And afterwards: Keir again, Giaccherini having been used as a 77th minute sub
Mislaid a few passes but got the ball forwards. Doesn’t have the pace we’d like, but did reasonably well.

And then after the abysmal surrender to Hull in the FA Cup 6th round:
Giaccherini had a good first half, although his second was below-par, like everyone else. I still see something in him, but today wasn’t his finest. He created some chances, but of a low quality and his effort waned with his performance. Underwhelming.

Yet more from young Keir, after Liverpool 2-1 SAFC:

I really like Giaccherini, but today he hardly influenced the game at all. I really would’ve hoped for more but he still made useful small contributions when he could.

~April 2014. Gus, after our survival run got under way in Man City 2-2 SAFC:
“We needed to take a risk and I knew we needed to make changes. I took the decision and today with the substitutions it worked well. [Emanuele] Giaccherini and [Ignacio] Scocco came on and they gave us extra belief and extra energy – credit to them.”

Keir hails his performance in Chelsea 1-2 SAFC:

Brilliant. Showed pure class with two excellent assists for Wickham’s goals. Like Scocco, if he was on the pitch longer he’d have a higher mark.

And goes on to detect a valuable late contribution at old Trafford (MUFC 0-1 SAFC):

Didn’t do an awful lot, but was still a welcome addition towards the end, calming things down.

The Keir ratings after SAFC 4-0 Cardiff had a 9/10 for the Italian:

Last week I said I’d not give high marks to substitutes, but it has dawned on me that Giaccherini is doing a brilliant job of being a “super sub”. A goal and an assist from the bench is incredible, a bit like his finish for our third of the day, slotting the ball past their ‘keeper.

Another guest piece … on the rights and wrongs of Giaccherini’s omission from Italy squad

“.. Being excluded from the 2014 World Cup came as a disappointment to Giaccherini who had shown enough quality in the final stages of the Premier League season to merit a place in Italy’s 23-man squad.”

And much more recently, at tzhe time of the January transfer window, Rob Hutchison on our not-very-good-record in the transfer market

Emanuele Giaccherini: What a signing, an established Italian signing for Sunderland on a long term deal in his prime. The gods have finally shined kindly on us. Or maybe not. Did we turn him into a rubbish player overnight, or was he completely unsuitable to the physical rigours of the Premier League? Gutted it never worked out for wor little Giacchi, but the chance of recouping any money of substance come the day of judgement is probably minimal.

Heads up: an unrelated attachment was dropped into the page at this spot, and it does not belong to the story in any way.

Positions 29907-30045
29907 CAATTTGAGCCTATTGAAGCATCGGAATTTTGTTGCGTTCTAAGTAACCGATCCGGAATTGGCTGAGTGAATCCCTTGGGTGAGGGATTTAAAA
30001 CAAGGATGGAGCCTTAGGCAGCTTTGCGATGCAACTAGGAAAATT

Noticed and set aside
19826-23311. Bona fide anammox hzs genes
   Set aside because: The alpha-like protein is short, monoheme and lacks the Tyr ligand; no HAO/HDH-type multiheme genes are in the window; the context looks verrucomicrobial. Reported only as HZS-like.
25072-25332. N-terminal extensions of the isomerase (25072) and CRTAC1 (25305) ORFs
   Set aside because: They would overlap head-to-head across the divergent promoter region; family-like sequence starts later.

Clearly then, a wasted talent/ Any other thoughts on Giaccherini’s limited Sunderland career would be welcome. Never suited? Too lazy? Wrongly used? Unlucky to be playing in a rubbish side? Have your say …

M Salut, drawn by Matt, colouring by Jake
M Salut, drawn by Matt, colouring by Jake

3 thoughts on “Italy’s star, SAFC’s underachiever. Where did it go wrong with Giaccherini?”

  1. Italy just equalized with a penalty against Germany. Brilliant quote on the Guardian’s game blog from Hubert O’Hearn (Canadian writer now resident in Ireland): “Somewhere, Lee Cattermole is watching this game of fouls and is thinking, ‘This is international football? Why haven’t I been called up?’ ”

  2. He’s a very good “workhorse” type of player -runs and runs all day. But also, while he’s not brilliant, he actually has a lot of skill as well. He wasn’t given a fair chance at Sunderland, as he was far too often misused. He was also way ahead, in thought and running off the ball, than our cumbersome midfield, so it must have been very frustrating for him. After his injury, our management just didn’t want to know him. It’s absolutely ridiculous that a player with his talent, and especially his work ethic, can’t get a game in a team as poor as ours was went we let him go. I’d have him back in a flash.

  3. I got the impression that none of our managers could find a system which would get the best out of him, given the limotatios of those around him.Good player wrong time for him to,be with us. Reminds me a bit of what happens with Marangoni